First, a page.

Wildfire proofing your home

Posted: Monday, August 29, 2005

Do you know how to protect your home year-round from wildfire? If you live in a wooded area, there are no guarantees that your home will never be threatened by wildfire, but there is a lot you can do to make your home as safe as possible from the threat.

Landscaping is one of the first and most important steps you should take to reduce your home's threat from wildfire. Create a "defensible space" - or an area of 30 or more feet around your house that is cleared of fuels.

Here are some important steps in creating a defensible space:

Thin out trees and brush (especially the more combustibleplants, such as spruce).

Dispose of the debris left from thinning.

Remove dead limbs, leaves, dry grass, etc.

Stack firewood well away from the house (preferably 30 feet or more).

Keep a well-watered greenbelt around the house.

Keep the lawn mowed and the area weeded.

Prune branches to 10 feet above ground.

Keep branches trimmed and away from chimney, roofline, power lines, etc.

Keep your roof and gutters cleaned.

Reduce the density of the surrounding forest by selectively thinning.

Consider replacing flammable vegetation with fire resistive plants.

Developing a fire plan and helping the entire family to learn and practice the plan is another important step in becoming prepared for wildfire. Discuss the possibility of wildfire with your neighbors and talk about tools, equipment and other important resources everyone in the neighborhood could share in case of wildfire to save property or help people evacuate.

Make an evacuation plan for your household. This includes identifying normal and alternate escape routes, learning the location of safety zones (areas with little or no vegetation where people can wait out the fire if evacuation is impossible), prearranged ways to contact family members to let them know you're OK and where you are in case of an evacuation, and household assignments in case of an evacuation (i.e., who will get the disaster supplies kit, turn on the lights, shut off fuel lines, etc.).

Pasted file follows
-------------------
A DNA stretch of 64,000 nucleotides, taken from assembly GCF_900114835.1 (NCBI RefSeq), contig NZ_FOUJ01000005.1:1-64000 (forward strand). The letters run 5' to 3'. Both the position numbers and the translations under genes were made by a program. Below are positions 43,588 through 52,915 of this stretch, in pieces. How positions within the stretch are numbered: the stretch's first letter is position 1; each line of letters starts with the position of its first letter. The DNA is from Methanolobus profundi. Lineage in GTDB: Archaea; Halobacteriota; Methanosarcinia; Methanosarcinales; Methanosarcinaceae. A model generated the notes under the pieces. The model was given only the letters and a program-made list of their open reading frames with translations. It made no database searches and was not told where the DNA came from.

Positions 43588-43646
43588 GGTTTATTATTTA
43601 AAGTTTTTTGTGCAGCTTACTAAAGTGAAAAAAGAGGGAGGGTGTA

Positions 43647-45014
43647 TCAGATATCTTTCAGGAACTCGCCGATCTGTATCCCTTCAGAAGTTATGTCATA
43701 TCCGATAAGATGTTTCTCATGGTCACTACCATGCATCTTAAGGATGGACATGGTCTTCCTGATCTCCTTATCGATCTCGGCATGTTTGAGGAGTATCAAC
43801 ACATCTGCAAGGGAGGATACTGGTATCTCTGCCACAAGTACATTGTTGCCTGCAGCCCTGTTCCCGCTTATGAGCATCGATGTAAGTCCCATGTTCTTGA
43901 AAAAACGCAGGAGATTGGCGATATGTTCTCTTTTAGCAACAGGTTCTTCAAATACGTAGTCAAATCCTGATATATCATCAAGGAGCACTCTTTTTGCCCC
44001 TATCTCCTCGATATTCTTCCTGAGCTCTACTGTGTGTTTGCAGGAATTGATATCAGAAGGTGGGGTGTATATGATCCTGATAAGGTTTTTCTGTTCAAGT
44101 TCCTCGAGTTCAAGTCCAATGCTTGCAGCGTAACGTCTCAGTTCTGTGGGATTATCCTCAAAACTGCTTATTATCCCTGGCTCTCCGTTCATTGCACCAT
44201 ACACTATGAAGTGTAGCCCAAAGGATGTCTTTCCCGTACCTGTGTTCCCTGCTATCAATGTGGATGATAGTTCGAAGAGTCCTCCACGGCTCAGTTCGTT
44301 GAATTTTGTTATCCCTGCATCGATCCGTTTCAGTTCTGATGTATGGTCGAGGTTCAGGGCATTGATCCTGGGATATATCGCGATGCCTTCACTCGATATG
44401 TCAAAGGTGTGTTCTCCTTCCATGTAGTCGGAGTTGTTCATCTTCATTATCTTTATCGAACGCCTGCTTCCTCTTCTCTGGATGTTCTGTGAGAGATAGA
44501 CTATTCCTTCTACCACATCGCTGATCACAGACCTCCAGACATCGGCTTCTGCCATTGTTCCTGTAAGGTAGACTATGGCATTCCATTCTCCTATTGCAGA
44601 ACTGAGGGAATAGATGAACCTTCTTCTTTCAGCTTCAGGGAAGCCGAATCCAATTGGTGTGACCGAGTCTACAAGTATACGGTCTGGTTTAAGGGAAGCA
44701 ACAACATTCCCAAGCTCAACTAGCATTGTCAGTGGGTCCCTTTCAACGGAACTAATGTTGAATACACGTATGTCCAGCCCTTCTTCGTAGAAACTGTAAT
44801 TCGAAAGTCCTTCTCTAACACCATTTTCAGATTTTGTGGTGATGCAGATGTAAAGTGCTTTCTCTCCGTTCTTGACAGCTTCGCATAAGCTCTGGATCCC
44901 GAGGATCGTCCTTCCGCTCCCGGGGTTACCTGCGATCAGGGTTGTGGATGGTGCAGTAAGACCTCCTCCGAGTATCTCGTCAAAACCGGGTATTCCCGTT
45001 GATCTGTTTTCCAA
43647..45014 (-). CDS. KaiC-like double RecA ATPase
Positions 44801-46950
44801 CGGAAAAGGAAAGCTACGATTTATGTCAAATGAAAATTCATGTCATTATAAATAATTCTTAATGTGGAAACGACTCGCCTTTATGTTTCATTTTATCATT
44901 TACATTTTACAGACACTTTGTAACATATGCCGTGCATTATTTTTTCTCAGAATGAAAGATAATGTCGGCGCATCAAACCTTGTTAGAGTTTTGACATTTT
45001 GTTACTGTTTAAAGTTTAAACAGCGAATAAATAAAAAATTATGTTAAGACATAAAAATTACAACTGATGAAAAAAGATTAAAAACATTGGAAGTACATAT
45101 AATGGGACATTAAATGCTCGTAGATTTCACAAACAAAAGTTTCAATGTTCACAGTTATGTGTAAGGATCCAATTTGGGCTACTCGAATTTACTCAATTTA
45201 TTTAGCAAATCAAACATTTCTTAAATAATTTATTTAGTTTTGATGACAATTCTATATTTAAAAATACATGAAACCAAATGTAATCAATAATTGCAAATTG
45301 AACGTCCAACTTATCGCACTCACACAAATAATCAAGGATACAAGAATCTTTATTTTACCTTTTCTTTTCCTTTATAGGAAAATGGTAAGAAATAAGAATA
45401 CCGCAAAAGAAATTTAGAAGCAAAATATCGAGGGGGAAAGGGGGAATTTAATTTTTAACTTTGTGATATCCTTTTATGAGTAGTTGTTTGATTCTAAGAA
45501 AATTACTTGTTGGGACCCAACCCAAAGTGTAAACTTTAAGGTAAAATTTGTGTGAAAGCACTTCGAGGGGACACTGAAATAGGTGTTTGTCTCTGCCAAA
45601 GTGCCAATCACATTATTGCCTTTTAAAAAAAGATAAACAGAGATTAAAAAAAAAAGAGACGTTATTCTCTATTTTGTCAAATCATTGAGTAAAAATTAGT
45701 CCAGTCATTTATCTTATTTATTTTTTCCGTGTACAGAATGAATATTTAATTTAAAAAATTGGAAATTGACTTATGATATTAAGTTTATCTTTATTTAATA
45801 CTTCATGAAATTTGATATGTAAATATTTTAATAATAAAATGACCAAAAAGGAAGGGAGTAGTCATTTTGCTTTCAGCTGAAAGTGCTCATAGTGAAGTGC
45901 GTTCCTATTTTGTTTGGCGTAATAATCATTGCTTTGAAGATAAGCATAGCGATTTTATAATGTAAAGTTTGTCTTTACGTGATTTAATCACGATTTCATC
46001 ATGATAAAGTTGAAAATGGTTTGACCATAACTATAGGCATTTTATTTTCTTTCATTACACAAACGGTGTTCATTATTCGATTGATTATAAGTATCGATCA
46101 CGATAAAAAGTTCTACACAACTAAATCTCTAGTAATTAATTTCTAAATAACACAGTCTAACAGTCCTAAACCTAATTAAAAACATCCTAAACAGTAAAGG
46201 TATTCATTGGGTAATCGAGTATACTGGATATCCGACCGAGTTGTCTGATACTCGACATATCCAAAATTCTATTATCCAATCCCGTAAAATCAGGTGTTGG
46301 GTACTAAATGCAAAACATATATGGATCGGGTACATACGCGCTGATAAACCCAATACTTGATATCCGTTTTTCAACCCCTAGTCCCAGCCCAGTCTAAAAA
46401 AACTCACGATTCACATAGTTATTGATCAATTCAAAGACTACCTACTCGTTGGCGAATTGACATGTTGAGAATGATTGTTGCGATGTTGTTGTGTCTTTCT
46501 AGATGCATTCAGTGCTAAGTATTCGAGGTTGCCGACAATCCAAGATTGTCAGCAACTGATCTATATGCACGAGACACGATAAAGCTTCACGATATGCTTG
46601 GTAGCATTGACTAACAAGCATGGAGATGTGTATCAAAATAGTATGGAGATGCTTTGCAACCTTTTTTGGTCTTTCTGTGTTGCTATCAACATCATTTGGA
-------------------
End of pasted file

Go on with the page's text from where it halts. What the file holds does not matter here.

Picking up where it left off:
Consider what equipment you should have on hand if a wildfire is approaching: garden hoses, a ladder that will reach your roof, fire extinguishers and protective clothing (cotton long-sleeved shirt, boots, respirator mask or handkerchief for minimal lung protection).

If the order to evacuate is given, leave immediately (don't forget your pets). If there is time for those in the house who are not ill, very young or very old to prepare the house, clear combustibles from within your defensible space. Close and protect openings in the house: close doors, windows, fireplace damper, outside attic openings, vents, pet doors, etc. Shut off gas, propane or other fuel lines.

If you have gas-powered water pumps, be sure they are fueled and ready to use. Mark them with basic instructions and leave a note on the door indicating their location. Put your ladder in clear view for firefighters. Disconnect your automatic garage door opener so the door can be opened by hand if necessary. Leave everything unlocked for the firefighters (the entire area of the fire will be secure). Have your valuables in the car and the car ready to go the moment you need to leave. Wear protective clothing while you ready your house and prepare to evacuate. Before you leave, turn on the outside lights and leave a light on in every room to make the house visible in the smoke.

If you are trapped at home in a wildfire, follow the steps above to prepare your house and then stay calm. When the fire has passed, immediately check your roof and attic. Put out any burning embers right away.

Remember, if you see a wildfire, call 911 to report it. If it's not in the news, don't assume that someone else has already reported it. When you call, describe the fire's location and answer any questions the dispatcher asks.

Kimberly Lorentzen writes for the Kenai Peninsula Citizen Corps.

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